ON Sunday, Glounthaune’s Niamh Ní Chaoimh will lead Cork out onto Croke Park, and in the stand her parents Ann and Denis will be just as nervous as they proudly watch their youngest child.
They’ve been here before, however, as Niamh captained the Rebels in last year’s Intermediate Camogie All-Ireland final, only to lose to Kilkenny. This year, hopes are high that Cork’s Intermediate team can redeem themselves, but it’ll be a tall order against Meath.
Ní Chaoimh plays camogie with Killeagh and football with Erins Own, and incredibly has a senior All-Ireland medal haul that equates to four in football and one in camogie.
As a child, weekends were spent pucking the sliothar or kicking football about in the back garden with her older brothers Shane and Mark — now living in Australia and New Zealand respectively — and from there Niamh progressed to camogie with Erins Own under the guidance of a lady called Hilda Keohane.
But, it was her parents’ incredible support as she grew up that gave Niamh such a great outlook on life, and in particular in her career as a primary school teacher at Gaelscoil Uí Ríordáin in Ballincollig.
“My parents’ input was huge,” she says. “They’ve been an unbelievable support to me.
“Mom wouldn’t be too sporty, but she got into it for me. Growing up she was the one driving us down to Dunmanway on a Saturday morning for football trials at 9am, then driving us back up for a camogie match in Mitchelstown. Then dad would follow on to watch the game, and they were just fantastic.
“We’re a very close family. With the lads away it’s been myself, mom and dad, and we can’t forget the dog (Charlie the Jack Russell)! But, I can’t stress how important their involvement was.
“Dad played hurling and football for Mayfield and Erins Own, and he’s now stuck in Erins Own for the last few years. He’s always on the sideline, encouraging people on . He’s very positive and that was great to have growing up.
“They’ve set a massive example for me. Even with my teaching career, you can see that all the parents just want to keep their kids on the straight and narrow and for them to do their best, and as a teacher that’s what you want as well.”
Having attended secondary school in Colaiste na Piarsaigh in Glanmire, Niamh was known as Niamh Ní Chaoimh and the Irish name followed her to college, so eventually she decided to make it her official name on her passport.
They don’t speak Irish at home in Glounthaune, but given her work, Niamh converses daily, while she’ll also speaks Irish with her college friends.
But, as preparations continue for Sunday’s All-Ireland final showdown against Meath in Croke Park, Muinteoir Ní Chaiomh is just another teacher. Along with two other members of staff, she coached the school camogie team to the Sciath na Scoil finals this year, and Niamh sees first hand just want sport can do for children developing at that age.
“The most important thing I think it teaches them is social skills. Obviously, there’s huge benefits to them being outside, in the fresh air, exercising, but learning social skills is just as important.
“When I got involved coaching the camogie team, you could see the girls growing in confidence every day. They started getting to finals, and that’s not the be all and end all because they lost one and they won one, but it taught them how to succeed and it also taught them how to take a defeat, and that makes you resilient.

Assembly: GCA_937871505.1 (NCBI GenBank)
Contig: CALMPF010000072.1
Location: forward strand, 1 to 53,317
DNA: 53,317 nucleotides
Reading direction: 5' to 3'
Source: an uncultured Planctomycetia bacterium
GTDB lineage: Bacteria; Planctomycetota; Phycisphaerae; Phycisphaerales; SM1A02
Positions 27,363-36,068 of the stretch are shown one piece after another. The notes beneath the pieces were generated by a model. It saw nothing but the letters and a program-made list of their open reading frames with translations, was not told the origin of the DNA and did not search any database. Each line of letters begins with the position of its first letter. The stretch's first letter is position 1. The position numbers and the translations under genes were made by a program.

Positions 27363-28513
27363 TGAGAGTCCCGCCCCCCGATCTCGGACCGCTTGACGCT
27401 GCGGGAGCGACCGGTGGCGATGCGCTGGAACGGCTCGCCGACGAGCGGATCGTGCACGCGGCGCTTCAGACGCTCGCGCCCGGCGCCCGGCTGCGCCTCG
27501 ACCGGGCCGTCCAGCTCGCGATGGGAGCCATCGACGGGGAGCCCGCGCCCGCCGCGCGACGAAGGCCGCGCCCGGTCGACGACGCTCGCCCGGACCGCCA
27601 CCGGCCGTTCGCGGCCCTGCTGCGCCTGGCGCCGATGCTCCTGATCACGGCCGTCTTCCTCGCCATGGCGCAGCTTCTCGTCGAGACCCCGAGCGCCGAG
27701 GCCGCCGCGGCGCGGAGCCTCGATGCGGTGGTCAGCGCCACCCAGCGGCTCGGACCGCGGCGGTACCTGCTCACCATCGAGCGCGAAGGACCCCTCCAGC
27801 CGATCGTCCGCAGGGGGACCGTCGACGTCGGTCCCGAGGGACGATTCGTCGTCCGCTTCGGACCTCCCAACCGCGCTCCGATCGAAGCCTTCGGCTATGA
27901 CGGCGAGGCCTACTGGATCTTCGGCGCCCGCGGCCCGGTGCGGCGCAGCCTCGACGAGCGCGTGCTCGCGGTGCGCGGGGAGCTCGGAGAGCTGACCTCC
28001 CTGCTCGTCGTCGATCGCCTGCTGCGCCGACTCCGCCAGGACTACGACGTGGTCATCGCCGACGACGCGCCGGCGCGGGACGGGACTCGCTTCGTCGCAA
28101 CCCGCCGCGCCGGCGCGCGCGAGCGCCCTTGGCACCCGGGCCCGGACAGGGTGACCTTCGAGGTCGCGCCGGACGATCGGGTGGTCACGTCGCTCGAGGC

“They were so engrossed in it and they were chatting among themselves about the games and training, and they were all really good friends looking out for one another and that’s fantastic to watch.
“It also teaches them discipline, not only to be dedicated because of their teammates, but to have respect for themselves, the other players, and their coaches.
“It also teaches them about time management, because you know if you’re playing, you’re going to have to commit to training, and you know you have to be on time because others are dependent on you.”
But what about pushy parents?
“I haven’t had to deal with pushy parents. 99% of the time there’s no problem. Parents want the best for their child, and you want the best for the child, so communication is the key — like anything in life.
“If a child is ever struggling with anything, you speak to the parents, and the parents will know. They want to help the child, and you want to help the child, so you’ll all work together.
“But, as I say, you can definitely see how playing a sport is so good for them, and I know that myself having parents who were involved in what I did, but who even if they didn’t have the time, showed an interest, and that’s hugely important.”
When Niamh wasn’t training with Erins Own in football, or with Killeagh or the Cork intermediate camogie team, she was completing a two-year Masters in Education, for which she will soon find out the results.
“It wasn’t easy, but having learned to juggle two different codes, and a career, taking on a Masters was just something to add to the list.
“It was all about being organised. That was the most important thing. The night before I’d have all my meals and my gear ready because you could be gone from 8am in the morning to 8pm at night.
“But, if you’re interested in it, you’ll do it. I managed my time and that’s what you need to do. But, it’s the same with everything, if you have the interest and you want to do it, you’ll make it work.”
Niamh will lead her teammates out onto the turf of Croke Park on Sunday, with the game being broadcast live on RTÉ2’s The Sunday Game at 2pm.
In Australia her brother Shane will tune in, and in New Zealand her brother Mark will do the same.
But, standing there in the Hogan Stand with butterflies in their stomachs, will be Ann and Denis O’Keeffe, hoping their youngest can achieve the ultimate in her career on the field of play.